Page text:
Thought leadership is not about saying how great your company is.
It’s about offering a different point of view, or something new about the categories in which your own business and your clients/ partners operate in.
Being clear on what your company stands for makes it easier to find these points of view.
This is not about your ‘USP’. This is important for marketing, less so in PR. Journalists tend not to be particularly interested in a USP, they are more likely to be interested in what you have to say about your category.
You may be a challenger in an existing established category (so gaining market share) or creating a new category around a new idea. This is sometimes called ‘category design’.
The main point is, if journalists recognise the category, life is a little easier, and your point of view most likely derives from how your category is different from the incumbents.
If it’s the latter, you need to focus on explaining what the category is.
4. Do you know your customer, their market and their problem?
This may sound obvious, but the more specific you can be about what the customer looks like the easier it is for your agency to create content that is relevant to them.
So be clear on who you are trying to reach, how they currently buy, and what’s wrong now. What are their pain points & where do they hang out?
This is when beach-head markets are useful. No one can talk to everyone. Start with a specific audience. This may be a geographical area, trade vertical or community interest. Invest there first, then build.
Unless the customer can self identify themselves in the story as a person with the problem you’re describing, they aren’t likely to pay attention so it risks becoming generic and bland.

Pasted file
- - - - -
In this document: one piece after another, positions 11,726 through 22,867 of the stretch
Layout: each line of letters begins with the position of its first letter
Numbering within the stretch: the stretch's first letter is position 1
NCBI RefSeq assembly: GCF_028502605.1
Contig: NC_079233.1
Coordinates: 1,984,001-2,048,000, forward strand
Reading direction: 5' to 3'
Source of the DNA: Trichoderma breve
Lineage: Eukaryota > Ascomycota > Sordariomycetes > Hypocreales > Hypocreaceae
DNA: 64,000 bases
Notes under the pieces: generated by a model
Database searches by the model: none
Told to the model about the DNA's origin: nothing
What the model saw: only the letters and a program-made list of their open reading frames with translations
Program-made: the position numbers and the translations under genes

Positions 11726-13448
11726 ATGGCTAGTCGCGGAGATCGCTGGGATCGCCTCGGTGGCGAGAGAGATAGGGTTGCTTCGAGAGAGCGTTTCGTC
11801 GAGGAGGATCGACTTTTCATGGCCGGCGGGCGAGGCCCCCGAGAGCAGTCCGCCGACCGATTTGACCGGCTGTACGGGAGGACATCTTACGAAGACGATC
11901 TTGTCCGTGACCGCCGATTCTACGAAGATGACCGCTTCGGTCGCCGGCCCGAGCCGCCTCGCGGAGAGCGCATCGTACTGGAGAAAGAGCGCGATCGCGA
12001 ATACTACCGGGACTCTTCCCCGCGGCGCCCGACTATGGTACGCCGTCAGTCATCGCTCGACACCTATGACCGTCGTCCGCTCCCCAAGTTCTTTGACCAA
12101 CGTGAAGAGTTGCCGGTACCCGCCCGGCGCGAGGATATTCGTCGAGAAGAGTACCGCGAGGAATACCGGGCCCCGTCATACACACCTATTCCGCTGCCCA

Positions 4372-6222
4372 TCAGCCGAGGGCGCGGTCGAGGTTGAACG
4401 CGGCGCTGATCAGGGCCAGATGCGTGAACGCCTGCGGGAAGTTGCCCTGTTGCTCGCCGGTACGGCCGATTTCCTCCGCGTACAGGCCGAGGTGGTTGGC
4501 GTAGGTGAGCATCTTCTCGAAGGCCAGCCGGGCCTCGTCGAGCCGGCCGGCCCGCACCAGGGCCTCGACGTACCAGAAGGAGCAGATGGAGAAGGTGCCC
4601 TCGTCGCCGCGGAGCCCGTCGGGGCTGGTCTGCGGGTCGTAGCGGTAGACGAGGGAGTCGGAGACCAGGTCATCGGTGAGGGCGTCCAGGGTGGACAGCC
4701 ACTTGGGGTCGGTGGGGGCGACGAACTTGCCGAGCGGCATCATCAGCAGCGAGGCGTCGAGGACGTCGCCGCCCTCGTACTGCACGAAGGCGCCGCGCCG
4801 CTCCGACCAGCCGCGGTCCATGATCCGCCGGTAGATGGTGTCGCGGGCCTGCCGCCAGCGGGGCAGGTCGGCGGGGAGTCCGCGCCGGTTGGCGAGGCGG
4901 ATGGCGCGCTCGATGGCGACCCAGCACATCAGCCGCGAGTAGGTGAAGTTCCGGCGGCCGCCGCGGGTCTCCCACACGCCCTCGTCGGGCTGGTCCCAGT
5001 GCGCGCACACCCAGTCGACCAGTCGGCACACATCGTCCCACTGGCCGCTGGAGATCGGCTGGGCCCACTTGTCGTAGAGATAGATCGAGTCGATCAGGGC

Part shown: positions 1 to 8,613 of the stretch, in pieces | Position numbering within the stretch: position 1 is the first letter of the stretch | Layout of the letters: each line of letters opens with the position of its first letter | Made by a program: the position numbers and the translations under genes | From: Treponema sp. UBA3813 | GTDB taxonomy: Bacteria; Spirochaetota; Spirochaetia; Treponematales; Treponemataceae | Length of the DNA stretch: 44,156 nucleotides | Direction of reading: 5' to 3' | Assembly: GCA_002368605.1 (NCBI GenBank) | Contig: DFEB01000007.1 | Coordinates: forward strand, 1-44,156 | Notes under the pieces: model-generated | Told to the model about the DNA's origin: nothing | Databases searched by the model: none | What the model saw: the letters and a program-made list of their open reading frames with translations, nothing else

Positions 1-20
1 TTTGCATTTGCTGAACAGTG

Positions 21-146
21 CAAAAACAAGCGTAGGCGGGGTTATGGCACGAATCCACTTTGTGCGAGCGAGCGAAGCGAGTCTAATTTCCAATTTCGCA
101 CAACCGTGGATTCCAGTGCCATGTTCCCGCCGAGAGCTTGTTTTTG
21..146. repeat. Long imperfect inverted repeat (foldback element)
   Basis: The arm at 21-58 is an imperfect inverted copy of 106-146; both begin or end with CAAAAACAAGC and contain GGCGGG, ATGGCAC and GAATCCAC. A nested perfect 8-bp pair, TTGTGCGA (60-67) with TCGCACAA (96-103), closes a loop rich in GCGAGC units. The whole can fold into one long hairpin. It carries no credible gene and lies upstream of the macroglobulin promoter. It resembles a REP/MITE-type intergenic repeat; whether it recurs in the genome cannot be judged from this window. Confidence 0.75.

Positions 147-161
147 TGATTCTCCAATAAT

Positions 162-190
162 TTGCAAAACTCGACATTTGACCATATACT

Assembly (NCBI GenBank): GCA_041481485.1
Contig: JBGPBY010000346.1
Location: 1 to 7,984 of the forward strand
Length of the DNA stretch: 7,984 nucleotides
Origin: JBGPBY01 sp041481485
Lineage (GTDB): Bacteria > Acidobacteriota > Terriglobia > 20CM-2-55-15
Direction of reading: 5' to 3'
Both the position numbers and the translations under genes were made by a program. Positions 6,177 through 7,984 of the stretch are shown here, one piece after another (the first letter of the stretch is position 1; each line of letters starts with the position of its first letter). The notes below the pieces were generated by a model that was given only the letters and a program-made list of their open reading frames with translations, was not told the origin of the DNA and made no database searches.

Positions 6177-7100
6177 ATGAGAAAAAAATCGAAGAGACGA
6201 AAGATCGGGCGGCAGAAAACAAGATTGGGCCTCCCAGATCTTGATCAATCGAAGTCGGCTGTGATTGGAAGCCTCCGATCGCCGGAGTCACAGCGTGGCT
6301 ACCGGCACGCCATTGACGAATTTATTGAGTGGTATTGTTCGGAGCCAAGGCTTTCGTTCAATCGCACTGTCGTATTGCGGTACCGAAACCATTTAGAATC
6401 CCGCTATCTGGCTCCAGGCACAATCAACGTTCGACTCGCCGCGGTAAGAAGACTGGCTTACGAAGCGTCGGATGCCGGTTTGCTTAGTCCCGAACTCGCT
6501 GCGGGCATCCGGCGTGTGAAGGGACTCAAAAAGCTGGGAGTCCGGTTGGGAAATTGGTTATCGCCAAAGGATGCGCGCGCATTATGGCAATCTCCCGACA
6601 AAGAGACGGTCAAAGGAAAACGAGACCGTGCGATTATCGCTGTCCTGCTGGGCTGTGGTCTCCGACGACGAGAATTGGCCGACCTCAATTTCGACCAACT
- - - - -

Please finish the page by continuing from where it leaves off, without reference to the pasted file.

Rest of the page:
5. Are you currently active on social?
DIY social is key for building your own digital profile; both in terms of SEO, visibility and surfacing your point of view.
Social media also gives you the chance to engage directly with your audience, without the expense (and risk) of trying to reach them through journalists.
Active social media also shows journalists that you have things to say.
Others have lots to say, why don’t you? So if you can’t publish useful things on your own platforms, what chance have you got in publishing on others?
If you’re not sure what to say, some PR advice/ consultancy can help you develop a story - but this takes time. Social media is a good way to see if your story has impact, before investing in the expense of an agency.
6. Can you afford it?
Clients can waste a lot of time, energy and money in recruiting a PR partner, only to find they don’t get the service or results they want.
We’ve written a blog on PR budgeting here, but the general point is that paying an agency a low retainer is a probably a false economy unless you strike gold and get a super-smart junior on your account who loves your brand.
The other key point is that PR can’t do all the work; you need to leave some money in the marketing pot.
If you are not news, views can only get you so far. Bring the story to life by doing something interesting (we call these ‘vehicles’ - also known as a PR stunts). But this will cost money to pull off, so factor this into your budget at some point.
So… to summarise, the rules of Brand Capital means PR is free to those who can afford it, and very expensive to those who can’t. PR can be a great way to build up that capital but make sure you have the ingredients in place to make it work for you.